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Naval Academy, the Heart of Türkiye’s Maritime Heritage, Celebrating its 250th Anniversary

The 250th anniversary of the Naval Academy was enthusiastically celebrated with a ceremony held at the Heybeliada Campus. Admiral Ercüment TATLIOĞLU, Commander of the Turkish Naval Forces, and Erhan AFYONCU, Rector of the National Defense University, along with active admirals, officers, former commanders of the Turkish Naval Forces and retired officers who are alumni of the academy, arrived at TCG F-511HEYBELIADA by ferry to attend the ceremony.

Date: Issue 127 - December 2023 Update: June 13, 2024

The special ferry, accompanied by helicopters and surface elements of the Turkish Naval Forces Command, was greeted by TCG ANADOLU personnel off HEYBELIADA with the traditional sailor's salute known as “çımariva.” Following their arrival at HEYBELIADA, the guests proceeded to the school campus, where they were welcomed by Rear Admiral Erhan AYDIN, Commander of Naval Training Command, Rear Admiral Ramazan ÖZOĞUL, Commander of the National Defense University Naval Academy, and other officials. Admiral TATLIOĞLU and the distinguished guests then gathered in the ceremony area, marking the beginning of the 250th-anniversary celebration of the Naval Academy. The ceremony, held under heavy rain, began with a ceremonial parade by the student regiment, followed by a group of retired officers, including those who were part of Admiral TATLIOĞLU's cohort.

After the ceremonial parade led by the retired officers of the “1981 Cohort,” which received enthusiastic applause from the guests, a naval ceremonial parade led by TCG İstanbul began, although it had not yet been officially received by the Turkish Naval Forces Command. This procession, known as “Nizam HEYBELIADA,” showcased a formation of 21 elements, including 3 frigates, 1 corvette, 1 amphibious landing ship, 1 tank landing ship, 1 assault boat, 1 patrol boat, 1 mine hunting vessel, 1 submarine, 1 coast guard corvette, 2 SAT boats, 2 attack boats, 4 coast guard boats, and 2 LCVPs, parading off HEYBELIADA. Meanwhile, Admiral TATLIOĞLU saluted the passing ships from the school campus.

The ceremony then continued at the Piri Reis Conference Hall. During his address, Admiral TATLIOĞLU expressed his delight in gathering with both active and retired personnel to commemorate the 250th anniversary of the Turkish Naval Academy. He highlighted the day's significance as a testament to the unity and solidarity of the Naval Forces, underscoring the Naval Academy's establishment in 1773 as one of the world's most esteemed and pioneering educational institutions in its field. TATLIOĞLU credited the institution for significantly shaping the current capabilities of the Naval Forces through the training of its officers. Additionally, he reaffirmed the Naval Forces' unwavering commitment to safeguard the country's rights and interests in both territorial and international waters, echoing the ethos of a “Deep-rooted past, strong future.” He emphasized that this dedication would persist with resolute determination, fortified by the unwavering support of the Naval Forces' personnel and the country's domestic and national defense industry.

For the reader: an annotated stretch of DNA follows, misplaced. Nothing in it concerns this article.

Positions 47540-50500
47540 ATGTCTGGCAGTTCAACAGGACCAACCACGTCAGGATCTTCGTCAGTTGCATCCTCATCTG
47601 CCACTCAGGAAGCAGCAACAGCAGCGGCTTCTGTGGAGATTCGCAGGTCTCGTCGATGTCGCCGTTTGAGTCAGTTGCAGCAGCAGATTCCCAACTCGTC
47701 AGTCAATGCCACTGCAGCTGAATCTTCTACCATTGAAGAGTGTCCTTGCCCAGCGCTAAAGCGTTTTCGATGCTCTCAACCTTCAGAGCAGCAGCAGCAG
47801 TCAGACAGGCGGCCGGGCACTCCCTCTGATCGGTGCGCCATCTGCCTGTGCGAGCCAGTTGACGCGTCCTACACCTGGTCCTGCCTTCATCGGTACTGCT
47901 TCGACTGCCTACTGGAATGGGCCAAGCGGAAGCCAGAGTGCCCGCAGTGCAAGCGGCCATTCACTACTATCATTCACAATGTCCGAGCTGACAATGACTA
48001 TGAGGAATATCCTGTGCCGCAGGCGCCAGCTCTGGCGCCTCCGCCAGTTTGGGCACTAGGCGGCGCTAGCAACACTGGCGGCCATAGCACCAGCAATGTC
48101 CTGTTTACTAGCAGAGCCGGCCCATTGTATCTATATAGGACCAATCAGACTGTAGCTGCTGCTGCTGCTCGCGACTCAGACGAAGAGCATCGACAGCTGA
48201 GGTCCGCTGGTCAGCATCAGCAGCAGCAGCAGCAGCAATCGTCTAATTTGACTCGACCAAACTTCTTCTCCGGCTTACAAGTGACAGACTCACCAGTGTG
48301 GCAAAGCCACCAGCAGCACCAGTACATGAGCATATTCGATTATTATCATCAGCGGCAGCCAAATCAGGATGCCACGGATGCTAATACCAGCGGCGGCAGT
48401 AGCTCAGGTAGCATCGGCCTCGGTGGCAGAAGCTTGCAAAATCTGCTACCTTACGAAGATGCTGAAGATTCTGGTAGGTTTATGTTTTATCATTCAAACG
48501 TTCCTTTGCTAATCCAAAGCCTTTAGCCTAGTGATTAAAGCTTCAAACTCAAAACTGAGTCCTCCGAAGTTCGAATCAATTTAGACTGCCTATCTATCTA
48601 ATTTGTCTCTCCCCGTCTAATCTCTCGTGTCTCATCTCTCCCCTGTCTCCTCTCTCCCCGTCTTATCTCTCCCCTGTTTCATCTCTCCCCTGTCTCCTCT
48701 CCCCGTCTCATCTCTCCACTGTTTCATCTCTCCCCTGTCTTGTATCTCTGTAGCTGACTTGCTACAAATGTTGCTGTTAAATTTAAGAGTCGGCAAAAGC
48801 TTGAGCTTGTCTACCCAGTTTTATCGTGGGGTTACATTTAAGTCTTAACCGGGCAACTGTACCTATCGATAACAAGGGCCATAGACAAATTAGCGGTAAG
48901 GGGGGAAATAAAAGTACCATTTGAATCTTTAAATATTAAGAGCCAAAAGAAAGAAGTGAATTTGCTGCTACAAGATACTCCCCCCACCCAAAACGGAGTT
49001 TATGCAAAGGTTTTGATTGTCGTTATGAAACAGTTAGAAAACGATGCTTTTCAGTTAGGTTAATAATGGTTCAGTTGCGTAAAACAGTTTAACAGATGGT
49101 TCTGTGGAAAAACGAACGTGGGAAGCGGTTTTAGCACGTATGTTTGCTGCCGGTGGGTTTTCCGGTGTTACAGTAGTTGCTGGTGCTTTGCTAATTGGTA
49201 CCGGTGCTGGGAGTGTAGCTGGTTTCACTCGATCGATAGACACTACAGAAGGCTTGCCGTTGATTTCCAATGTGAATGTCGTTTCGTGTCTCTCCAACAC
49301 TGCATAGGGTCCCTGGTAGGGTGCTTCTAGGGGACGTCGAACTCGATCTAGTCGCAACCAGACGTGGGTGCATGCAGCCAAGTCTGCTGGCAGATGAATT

In his address, Admiral TATLIOĞLU highlighted the Black Sea's recent significance, not only in terms of security but also economically, owing to its natural gas resources. He underscored the Turkish Naval Forces Command's support for Türkiye's exploration activities in natural gas and oil, citing the Black Sea's shift into a new era amid the Russia-Ukraine conflict's geopolitical dynamics. Drawing attention to the Naval Forces Command's expertise in neutralizing reported mines dumped in the Black Sea, TATLIOĞLU emphasized, “We possess a robust mine-countermeasures fleet. We've successfully eliminated this mine threat and continue to do so, safeguarding both commercial and drilling vessels without incident in the Black Sea.” Stressing the importance of ensuring security in collaboration with the Black Sea's littoral countries under the regional ownership principle, he added, “As a potent naval force in the Black Sea, we work jointly with other littoral countries to uphold its security. Hence, we consistently advocate for adherence to the Montreux Convention's provisions.”

Admiral TATLIOĞLU provided insights into the Aegean situation, noting Greece's territorial expansion threefold since 1830. He outlined eight key issues between Türkiye and Greece, with seven directly linked to maritime affairs, and highlighted ongoing efforts for resolution: “Greece sporadically escalates tension, but we're committed to maintaining a positive atmosphere.” TATLIOĞLU stressed the significance of the Cyprus issue, noting, "During the Geneva talks, we proposed a two-state solution and showed our stance. Our aspiration for Cyprus remains centered on a two-state solution.” Drawing attention to the efforts by the Naval Forces Command, TATLIOĞLU stated that the number of irregular migrants in the Aegean Sea decreased by 98 percent as a result of the support they provided in the fight against irregular migration. Stating that they use UAVs very effectively as the Naval Forces Command, TATLIOĞLU said, "We provide a 24-hour uninterrupted tactical picture of the Aegean.” TATLIOĞLU mentioned the continuation of training, drills, and ongoing NATO missions. He emphasized their active involvement in rescue and evacuation efforts following the Kahramanmaraş earthquakes on February 6. Specifically, the TCG BAYRAKTAR and TCG SANCAKTAR ships operated as hospitals, while an additional 24 ships provided essential support for post-earthquake activities.